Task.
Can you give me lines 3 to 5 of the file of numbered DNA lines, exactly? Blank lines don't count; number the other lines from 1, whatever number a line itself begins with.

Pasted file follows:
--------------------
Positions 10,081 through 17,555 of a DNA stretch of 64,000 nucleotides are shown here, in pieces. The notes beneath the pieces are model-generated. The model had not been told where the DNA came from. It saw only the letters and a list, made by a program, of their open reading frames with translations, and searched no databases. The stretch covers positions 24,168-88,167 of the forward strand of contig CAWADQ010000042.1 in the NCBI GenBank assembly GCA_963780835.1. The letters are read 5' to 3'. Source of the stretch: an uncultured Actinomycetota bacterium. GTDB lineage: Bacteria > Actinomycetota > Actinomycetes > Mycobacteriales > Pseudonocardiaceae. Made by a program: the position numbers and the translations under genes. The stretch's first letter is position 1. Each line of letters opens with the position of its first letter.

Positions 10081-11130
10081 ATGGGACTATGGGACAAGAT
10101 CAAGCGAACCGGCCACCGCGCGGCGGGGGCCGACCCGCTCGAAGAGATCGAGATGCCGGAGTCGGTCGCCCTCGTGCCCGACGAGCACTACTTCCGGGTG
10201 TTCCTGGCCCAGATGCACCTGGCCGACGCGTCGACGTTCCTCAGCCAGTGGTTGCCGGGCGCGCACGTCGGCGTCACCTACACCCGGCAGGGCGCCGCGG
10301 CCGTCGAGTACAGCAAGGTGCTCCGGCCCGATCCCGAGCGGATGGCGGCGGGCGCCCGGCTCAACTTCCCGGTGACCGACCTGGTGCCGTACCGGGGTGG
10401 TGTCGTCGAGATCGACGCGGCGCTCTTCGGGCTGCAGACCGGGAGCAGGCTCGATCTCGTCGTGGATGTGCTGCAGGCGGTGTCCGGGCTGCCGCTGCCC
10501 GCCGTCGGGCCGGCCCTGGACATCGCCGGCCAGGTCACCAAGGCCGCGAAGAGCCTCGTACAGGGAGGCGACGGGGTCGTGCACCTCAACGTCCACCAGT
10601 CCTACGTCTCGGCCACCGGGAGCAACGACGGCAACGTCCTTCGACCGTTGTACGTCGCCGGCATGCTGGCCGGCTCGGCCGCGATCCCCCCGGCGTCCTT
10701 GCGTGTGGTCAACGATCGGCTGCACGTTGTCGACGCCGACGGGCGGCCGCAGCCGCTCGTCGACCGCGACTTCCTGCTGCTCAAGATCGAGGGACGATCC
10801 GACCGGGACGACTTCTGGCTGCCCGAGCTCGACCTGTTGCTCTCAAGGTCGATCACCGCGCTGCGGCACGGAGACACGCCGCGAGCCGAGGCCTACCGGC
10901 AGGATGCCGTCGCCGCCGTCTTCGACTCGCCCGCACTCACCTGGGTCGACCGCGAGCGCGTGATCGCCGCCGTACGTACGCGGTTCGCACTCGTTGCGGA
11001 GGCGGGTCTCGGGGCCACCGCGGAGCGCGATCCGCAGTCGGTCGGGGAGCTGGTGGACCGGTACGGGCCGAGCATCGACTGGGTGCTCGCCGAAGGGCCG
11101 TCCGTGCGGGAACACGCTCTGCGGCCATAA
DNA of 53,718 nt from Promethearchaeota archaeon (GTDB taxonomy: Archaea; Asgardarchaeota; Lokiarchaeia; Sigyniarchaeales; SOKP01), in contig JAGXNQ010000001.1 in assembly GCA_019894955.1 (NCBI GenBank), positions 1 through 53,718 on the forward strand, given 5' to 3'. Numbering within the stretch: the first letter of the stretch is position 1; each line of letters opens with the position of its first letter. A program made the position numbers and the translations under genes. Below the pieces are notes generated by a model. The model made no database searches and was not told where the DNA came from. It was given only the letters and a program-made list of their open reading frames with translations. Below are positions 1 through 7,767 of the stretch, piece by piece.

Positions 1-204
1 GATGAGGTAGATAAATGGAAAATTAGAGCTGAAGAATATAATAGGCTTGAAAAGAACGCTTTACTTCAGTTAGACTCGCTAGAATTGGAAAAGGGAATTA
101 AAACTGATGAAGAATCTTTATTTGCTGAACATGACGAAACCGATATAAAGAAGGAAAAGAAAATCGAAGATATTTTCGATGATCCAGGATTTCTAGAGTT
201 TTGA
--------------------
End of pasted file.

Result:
10081 ATGGGACTATGGGACAAGAT
10101 CAAGCGAACCGGCCACCGCGCGGCGGGGGCCGACCCGCTCGAAGAGATCGAGATGCCGGAGTCGGTCGCCCTCGTGCCCGACGAGCACTACTTCCGGGTG
10201 TTCCTGGCCCAGATGCACCTGGCCGACGCGTCGACGTTCCTCAGCCAGTGGTTGCCGGGCGCGCACGTCGGCGTCACCTACACCCGGCAGGGCGCCGCGG